Leading Remotely
(Part 3 of 3)

So far in this series, we discussed some solutions to the challenges of communicating (Part 1) and connecting (Part 2) well in the hybrid work environment.

Remote work will continue to be a possibility for many as we continue defining and transitioning into the new business normal. Over 70% of recently surveyed workers indicate a desire to retain flexible remote work options as we go forward, but an overwhelming majority of those same people are also craving more in-person time with their teams.[1]

Impact is more important than statistics, even when the impact reportedly varies widely (generally dependent on the resource you reference).  This means it is up to us to learn to function at our best in this new environment, rather than rigidly hoping for “the good old days” to come back.

Even when the statistics are encouraging, the hoped-for results won’t manifest on their own.  Though everyone agrees that how we communicate, connect, and support each other has a major impact on teams, the must-haves (what we need to move from projection to reality) start, and end, with the skills of the leaders; how they communicate, connect, and support their teams.  


Most of us are less anxious about what it means to work remotely or in a hybrid environment, but the day-to-day may still feel a bit overwhelming, especially for the organizational leaders. 

Offering encouragement and emotional support are important aspects of leadership. But how do we know if we’re on track? One way was found in a recent Deloitte Global Human Capital survey, where almost 2/3 of surveyed workers are optimistic that their relationship with their employers in the coming months will either become stronger or stay the same.[2]

Other proof points may be found by looking for ways to make this environment a win-win situation. For instance, you may discover that the investment in planning for and providing flexible work hours more than pays off by providing greater support for clients and serving your employees’ families better.

Ways of proving surveyed employees right also include their leaders being willing to acknowledge stress, actively listen to the staff’s anxieties and concerns, and empathize with their struggles. Even better are leaders unafraid to share their own challenges.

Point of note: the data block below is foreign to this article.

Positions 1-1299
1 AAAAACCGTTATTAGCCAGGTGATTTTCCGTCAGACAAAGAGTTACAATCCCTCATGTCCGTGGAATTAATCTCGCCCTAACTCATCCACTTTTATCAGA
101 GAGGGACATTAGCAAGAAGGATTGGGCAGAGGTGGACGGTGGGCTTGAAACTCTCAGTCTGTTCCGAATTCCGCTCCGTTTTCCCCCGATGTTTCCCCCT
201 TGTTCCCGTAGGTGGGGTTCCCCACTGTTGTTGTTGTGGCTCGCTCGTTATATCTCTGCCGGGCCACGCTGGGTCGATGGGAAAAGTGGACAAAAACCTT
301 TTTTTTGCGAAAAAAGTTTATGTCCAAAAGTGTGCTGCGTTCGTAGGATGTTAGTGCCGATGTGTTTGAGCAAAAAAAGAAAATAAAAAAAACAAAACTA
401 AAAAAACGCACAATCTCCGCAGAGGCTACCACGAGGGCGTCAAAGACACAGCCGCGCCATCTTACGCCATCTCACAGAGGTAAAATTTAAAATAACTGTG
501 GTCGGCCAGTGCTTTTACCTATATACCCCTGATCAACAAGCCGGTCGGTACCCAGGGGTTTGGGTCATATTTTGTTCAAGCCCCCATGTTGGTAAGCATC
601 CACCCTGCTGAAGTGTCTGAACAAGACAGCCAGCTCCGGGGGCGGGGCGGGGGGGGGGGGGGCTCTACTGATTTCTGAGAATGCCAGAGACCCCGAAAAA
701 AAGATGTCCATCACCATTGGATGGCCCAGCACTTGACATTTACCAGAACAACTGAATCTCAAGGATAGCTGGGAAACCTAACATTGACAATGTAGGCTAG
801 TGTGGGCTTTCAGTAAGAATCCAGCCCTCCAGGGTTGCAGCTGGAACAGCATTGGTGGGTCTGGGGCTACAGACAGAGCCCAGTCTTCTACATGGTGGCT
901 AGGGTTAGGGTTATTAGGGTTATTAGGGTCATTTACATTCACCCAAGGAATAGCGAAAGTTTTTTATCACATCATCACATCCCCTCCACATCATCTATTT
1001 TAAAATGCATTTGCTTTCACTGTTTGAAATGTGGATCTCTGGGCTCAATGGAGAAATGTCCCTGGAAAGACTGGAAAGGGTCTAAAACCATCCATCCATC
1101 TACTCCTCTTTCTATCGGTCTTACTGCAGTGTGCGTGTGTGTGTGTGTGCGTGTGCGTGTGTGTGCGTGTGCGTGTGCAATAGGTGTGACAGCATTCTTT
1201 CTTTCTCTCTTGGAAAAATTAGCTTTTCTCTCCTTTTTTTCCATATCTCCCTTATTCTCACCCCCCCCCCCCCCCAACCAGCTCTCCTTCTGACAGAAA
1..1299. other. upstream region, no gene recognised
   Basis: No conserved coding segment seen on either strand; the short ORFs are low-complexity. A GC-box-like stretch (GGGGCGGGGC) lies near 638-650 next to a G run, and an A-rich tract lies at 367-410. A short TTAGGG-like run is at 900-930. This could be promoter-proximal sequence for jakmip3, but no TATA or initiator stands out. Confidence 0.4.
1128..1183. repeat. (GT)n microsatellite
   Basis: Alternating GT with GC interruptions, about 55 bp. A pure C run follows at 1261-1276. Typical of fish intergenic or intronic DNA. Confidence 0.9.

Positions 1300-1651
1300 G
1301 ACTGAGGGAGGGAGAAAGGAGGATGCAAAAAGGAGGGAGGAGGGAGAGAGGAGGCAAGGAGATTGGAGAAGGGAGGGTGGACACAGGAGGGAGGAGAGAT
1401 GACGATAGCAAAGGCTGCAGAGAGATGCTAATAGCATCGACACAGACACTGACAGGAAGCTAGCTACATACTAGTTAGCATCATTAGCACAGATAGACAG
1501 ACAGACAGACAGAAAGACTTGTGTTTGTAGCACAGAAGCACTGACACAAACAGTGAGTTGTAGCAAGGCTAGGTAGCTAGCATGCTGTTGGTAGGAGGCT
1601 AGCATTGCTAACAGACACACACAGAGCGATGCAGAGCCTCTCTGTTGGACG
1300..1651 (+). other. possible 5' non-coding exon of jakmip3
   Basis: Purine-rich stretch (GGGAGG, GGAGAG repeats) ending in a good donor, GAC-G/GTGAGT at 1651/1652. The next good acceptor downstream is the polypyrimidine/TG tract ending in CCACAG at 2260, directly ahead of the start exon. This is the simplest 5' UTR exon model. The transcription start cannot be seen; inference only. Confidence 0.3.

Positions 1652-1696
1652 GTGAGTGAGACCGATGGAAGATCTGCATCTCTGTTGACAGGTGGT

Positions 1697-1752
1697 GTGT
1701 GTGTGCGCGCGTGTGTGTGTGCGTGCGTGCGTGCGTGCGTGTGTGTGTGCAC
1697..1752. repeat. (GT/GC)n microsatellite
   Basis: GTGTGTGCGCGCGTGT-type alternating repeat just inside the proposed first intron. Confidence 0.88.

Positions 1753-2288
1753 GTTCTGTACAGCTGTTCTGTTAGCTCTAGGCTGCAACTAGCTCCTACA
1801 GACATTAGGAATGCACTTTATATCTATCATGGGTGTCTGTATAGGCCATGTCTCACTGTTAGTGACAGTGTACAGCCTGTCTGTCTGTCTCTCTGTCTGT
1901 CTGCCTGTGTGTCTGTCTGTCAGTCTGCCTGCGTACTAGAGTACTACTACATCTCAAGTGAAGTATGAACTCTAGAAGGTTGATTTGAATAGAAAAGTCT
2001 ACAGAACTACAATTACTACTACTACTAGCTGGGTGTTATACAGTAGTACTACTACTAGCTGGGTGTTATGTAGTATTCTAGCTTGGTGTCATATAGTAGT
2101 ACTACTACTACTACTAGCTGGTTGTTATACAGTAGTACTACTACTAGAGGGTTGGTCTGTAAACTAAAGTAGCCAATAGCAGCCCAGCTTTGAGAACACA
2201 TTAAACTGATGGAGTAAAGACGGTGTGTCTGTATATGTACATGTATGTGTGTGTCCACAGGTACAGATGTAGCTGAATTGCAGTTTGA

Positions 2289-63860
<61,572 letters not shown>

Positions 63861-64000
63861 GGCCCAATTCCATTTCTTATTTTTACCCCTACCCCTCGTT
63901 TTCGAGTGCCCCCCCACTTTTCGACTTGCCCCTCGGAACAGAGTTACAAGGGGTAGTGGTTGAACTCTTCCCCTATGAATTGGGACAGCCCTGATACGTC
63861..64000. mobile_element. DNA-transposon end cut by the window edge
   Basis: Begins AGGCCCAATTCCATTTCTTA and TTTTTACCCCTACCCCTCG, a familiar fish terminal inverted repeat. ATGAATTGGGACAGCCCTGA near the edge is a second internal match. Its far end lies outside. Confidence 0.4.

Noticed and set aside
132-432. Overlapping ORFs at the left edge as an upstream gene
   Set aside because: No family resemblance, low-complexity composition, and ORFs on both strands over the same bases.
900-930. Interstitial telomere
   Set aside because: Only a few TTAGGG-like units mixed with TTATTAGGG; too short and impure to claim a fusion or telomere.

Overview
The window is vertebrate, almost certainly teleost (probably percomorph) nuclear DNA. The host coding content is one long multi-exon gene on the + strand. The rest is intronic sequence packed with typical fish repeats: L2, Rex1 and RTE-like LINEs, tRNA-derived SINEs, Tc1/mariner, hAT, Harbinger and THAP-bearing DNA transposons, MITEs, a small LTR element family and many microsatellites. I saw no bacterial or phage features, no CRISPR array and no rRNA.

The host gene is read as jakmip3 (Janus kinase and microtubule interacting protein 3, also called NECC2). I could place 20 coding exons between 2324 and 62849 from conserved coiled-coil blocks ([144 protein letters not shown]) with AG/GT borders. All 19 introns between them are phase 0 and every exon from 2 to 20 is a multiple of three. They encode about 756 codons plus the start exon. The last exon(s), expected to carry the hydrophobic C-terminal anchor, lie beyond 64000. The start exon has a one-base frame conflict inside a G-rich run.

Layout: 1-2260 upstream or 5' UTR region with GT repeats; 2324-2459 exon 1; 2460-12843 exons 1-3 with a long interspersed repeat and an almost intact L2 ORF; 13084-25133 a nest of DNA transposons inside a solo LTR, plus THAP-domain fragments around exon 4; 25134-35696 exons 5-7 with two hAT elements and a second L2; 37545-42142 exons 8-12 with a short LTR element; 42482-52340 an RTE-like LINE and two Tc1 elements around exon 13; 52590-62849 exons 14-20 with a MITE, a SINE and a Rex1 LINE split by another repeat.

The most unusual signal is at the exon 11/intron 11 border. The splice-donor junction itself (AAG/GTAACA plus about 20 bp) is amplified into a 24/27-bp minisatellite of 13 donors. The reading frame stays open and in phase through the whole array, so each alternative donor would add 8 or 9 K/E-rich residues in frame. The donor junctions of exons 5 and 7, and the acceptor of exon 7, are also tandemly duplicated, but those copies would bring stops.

We are in this together.

How are you thinking about your going-forward strategy? As part of the design, take into consideration the following questions or considerations:

  • What are the benefits of being in the office versus having a remote team?
  • Consider having conversations with your team members, individually and together, around alternatives, best practices, and ideas that may drive greater success.
  • What are the challenges of working remotely?  Of requiring in-person work hours?
  • Have you identified a hybrid work schedule for each employee? 
  • How will the hybrid work plan be communicated to the team? 
  • If hours will be flexible, how will each team member’s availability be communicated to other team members?
  • Whether in-person, remote, or both, what will be the impact of your work plan on customers, vendors, and and stakeholders?

Conducting business requires stability. 

Leaders – how well do you provide it?

Conducting business requires stability – for employees, organizations, vendors, and clients alike – so a hybrid work plan cannot take a free-for-all approach. Connecting frequently, encouraging deeper conversations, being empathetic to individual needs, and understanding the why behind the requirement makes this process easier and less stressful for everyone.  Understanding your employees at a deeper level allows you to better support their needs. 

Leaders – you don’t have to go through this alone.  I’m a strategic business consultant; I have tools and resources to help you through this planning, communication strategy, and implementation, and I’m here to help.

Let’s move forward.  Together.


P.S.  Book a Complimentary Strategy Session so we can get you moving in the right direction; click on my Complimentary Strategy Session calendar link here and let’s book a time together so you can get started today!

P.P.S.  With over three decades of professional experience in corporate operations and executive human resources, I am a proven results-driven leader.  My expertise includes strategy, change management, talent management and organizational development, employee relations, and executive and leadership coaching.  I am a highly effective communicator and team leader with proven ability to build long-term relationships across internal and external customer environments built with integrity, confidence, authenticity, and trust.

[1] https://www.microsoft.com/en-us/worklab/work-trend-index/hybrid-work

[2] 2021 Deloitte Global Human Capital Trends